Belong to the Geckonidae family. It is characterized by the fact that the majority of its representatives can emit, thanks to their fleshy language, in particular during the mating season, a characteristic sound: “geck-geck” from which they derive their name. Unlike our Iguanidae which are of American origin, the Geckonidae also called “Mabouyas” in our islands come from tropical and equatorial Africa.
Let’s say it all the same, this family is cosmopolitan, that is to say that it is found in all corners of the globe. It is characterized in particular by legs with flattened, divergent, fleshy fingers and provided with transverse folds, acting as suction cups. Geckonidae lead a nightlife, with large eyes adapted to this way of life. Who are the representatives of this family in Martinique? In addition to the Mabouya which lives in the houses and which everyone knows well, there are others which live hidden under the rocks, or in the coconut palms whose manners are less well known.
Like snakes, Mabouyas are reptiles that have created the most fright and have given birth to the most legends among the populations of our islands. Thus, according to a belief still very common, it seems that “when this reptile pounces on someone, we cannot make him let go”. R.P. Du Tertre claimed that the Mabouya boldly threw himself on those who annoyed him. He also believed that his bite was venomous and that ulcers were occurring in parts of the body that had been in contact with the viscous humor with which he was covered. This reputation is unjustified, it simply reflects a repulsion of our populations for these reptiles.
The “Mabouya” of our houses Pinkish or whitish in color, it is housed in our houses hidden behind the paintings hanging on the walls, behind the cupboards. At nightfall, he leaves his hiding place in search of “Ravets” or Gnats which form the basis of his diet. The domestic Mabouya is known in all the islands of the Lesser Antilles; it is rarer on the South American continent and rather localized in the Greater Antilles, in particular in Cuba. Its introduction is recent, we don’t know the exact date, but it is very likely that it was carried out in the 18th century by slave ships.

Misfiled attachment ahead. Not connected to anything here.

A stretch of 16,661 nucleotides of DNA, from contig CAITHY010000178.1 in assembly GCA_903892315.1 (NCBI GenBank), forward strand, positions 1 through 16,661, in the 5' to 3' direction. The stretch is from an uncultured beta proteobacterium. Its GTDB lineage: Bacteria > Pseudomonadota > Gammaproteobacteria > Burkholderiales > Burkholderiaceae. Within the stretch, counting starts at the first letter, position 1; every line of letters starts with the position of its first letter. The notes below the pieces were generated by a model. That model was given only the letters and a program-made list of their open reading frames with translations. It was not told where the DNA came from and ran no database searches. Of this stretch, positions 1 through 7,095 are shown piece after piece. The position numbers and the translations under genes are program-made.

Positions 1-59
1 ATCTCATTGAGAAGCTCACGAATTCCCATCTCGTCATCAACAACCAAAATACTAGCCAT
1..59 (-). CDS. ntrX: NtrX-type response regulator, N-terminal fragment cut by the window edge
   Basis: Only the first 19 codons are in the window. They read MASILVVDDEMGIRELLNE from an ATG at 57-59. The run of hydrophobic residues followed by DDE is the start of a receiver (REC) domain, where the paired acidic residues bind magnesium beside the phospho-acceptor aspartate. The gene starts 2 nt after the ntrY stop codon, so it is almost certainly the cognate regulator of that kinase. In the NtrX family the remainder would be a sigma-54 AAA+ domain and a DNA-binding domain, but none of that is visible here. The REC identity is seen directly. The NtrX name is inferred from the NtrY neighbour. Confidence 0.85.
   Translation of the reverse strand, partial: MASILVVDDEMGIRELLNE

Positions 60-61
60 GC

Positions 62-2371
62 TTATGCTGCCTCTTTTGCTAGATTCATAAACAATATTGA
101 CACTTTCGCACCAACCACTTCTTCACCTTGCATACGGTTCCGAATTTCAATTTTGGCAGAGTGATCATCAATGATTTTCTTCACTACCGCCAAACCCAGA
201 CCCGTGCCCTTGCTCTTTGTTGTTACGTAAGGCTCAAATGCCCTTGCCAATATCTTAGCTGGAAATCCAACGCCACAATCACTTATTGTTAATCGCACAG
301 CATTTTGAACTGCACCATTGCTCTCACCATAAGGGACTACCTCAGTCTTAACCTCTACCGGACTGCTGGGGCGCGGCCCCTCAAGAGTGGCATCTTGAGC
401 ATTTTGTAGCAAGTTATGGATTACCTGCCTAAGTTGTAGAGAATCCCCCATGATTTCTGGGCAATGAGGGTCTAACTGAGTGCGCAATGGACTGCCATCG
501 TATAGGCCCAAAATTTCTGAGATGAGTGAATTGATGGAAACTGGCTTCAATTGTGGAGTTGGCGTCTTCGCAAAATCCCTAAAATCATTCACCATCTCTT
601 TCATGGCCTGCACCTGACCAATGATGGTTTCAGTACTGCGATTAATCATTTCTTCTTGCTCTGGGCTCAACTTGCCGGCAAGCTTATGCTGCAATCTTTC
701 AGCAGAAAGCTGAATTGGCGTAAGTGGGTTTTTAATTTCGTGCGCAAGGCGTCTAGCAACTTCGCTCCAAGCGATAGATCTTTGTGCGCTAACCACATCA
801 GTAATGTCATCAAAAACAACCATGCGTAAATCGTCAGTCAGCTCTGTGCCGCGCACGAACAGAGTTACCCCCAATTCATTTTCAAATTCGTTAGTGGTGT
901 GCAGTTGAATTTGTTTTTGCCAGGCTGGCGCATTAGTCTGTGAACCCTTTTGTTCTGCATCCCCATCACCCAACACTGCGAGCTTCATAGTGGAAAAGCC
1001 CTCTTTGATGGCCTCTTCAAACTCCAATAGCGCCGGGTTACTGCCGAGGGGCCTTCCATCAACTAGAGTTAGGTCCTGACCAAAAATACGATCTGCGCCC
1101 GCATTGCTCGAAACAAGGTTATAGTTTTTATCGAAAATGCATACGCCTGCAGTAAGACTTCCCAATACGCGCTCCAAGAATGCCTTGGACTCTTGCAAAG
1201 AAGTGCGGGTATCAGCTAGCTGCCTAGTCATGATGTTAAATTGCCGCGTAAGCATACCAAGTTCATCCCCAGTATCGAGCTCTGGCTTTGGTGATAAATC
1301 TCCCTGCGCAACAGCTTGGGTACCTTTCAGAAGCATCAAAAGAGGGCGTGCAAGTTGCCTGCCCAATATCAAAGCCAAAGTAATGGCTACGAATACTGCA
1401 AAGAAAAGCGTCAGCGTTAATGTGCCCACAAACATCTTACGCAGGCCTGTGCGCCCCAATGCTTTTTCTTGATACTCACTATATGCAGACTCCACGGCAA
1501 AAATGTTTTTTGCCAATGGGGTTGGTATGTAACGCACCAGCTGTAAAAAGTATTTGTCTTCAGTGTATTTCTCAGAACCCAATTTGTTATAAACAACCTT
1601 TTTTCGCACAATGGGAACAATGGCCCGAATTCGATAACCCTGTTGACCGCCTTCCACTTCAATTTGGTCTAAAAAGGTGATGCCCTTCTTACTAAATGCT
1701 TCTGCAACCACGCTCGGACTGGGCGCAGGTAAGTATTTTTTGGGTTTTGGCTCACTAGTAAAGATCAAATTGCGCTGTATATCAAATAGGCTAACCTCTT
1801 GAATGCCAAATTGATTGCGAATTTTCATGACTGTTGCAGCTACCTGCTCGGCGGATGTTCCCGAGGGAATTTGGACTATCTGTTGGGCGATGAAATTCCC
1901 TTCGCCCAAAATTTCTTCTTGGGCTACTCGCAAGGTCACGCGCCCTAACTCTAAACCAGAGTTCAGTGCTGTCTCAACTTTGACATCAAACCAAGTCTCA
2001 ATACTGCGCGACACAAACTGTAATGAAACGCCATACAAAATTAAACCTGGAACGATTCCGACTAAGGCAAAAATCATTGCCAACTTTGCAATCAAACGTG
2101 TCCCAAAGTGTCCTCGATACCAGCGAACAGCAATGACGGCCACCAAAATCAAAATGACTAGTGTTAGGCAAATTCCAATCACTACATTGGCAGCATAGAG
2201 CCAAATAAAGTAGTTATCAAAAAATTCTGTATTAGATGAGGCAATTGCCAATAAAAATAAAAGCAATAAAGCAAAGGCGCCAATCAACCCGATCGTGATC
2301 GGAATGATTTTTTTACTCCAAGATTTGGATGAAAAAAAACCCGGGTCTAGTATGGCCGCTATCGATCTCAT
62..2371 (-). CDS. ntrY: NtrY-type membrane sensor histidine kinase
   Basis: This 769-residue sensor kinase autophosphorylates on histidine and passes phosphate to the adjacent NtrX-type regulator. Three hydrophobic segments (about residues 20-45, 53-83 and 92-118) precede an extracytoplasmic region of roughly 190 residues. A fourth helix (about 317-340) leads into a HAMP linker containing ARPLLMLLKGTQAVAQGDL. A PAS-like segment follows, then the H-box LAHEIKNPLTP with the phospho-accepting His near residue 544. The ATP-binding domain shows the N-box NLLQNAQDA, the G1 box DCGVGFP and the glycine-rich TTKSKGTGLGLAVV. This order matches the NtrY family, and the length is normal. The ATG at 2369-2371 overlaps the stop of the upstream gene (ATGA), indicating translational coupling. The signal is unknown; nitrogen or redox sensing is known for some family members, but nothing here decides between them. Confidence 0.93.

Its reproduction: the eggs which are 2 or 3 in number are deposited anywhere: dark corners, drawers, crack in a wall, etc. They are protected by a very white and very solid limestone shell. Importance of this fauna: the Mabouya is less frequent in the cities, it is currently found rather in the houses in the countryside where it is hunted because according to a popular belief, it is symbol of misfortune.
Neighboring species: Hemidactylus brookii, also native to tropical Africa, occurs mainly in Cuba, Santo Domingo and Puerto Rico.
The “sticky Mabouya” or “Coconut Mabouya” Larger than the domestic Mabouya, in the adult state it can reach up to 20 cm, tail included. “Although these lizards are not the largest, they are the ugliest and ugliest of all; and this is what made them call by the savages, as well as by the inhabitants “Maboüyas”, which is a name which they commonly give to all that they hate. »(R. P. Du Tertre.) It exists in all the islands, from Saba to Granada, as well as on the continent in Central America and in the tropical regions of South America. The fact that there are no island subspecies suggests that they certainly arrived on our islands when the evolution of the species was over. In nature one can meet these Mabouyas not only in coconut palms, but also under stones or rotten wood, where they lay their eggs which are 2 or 3 in number and have a calcareous shell.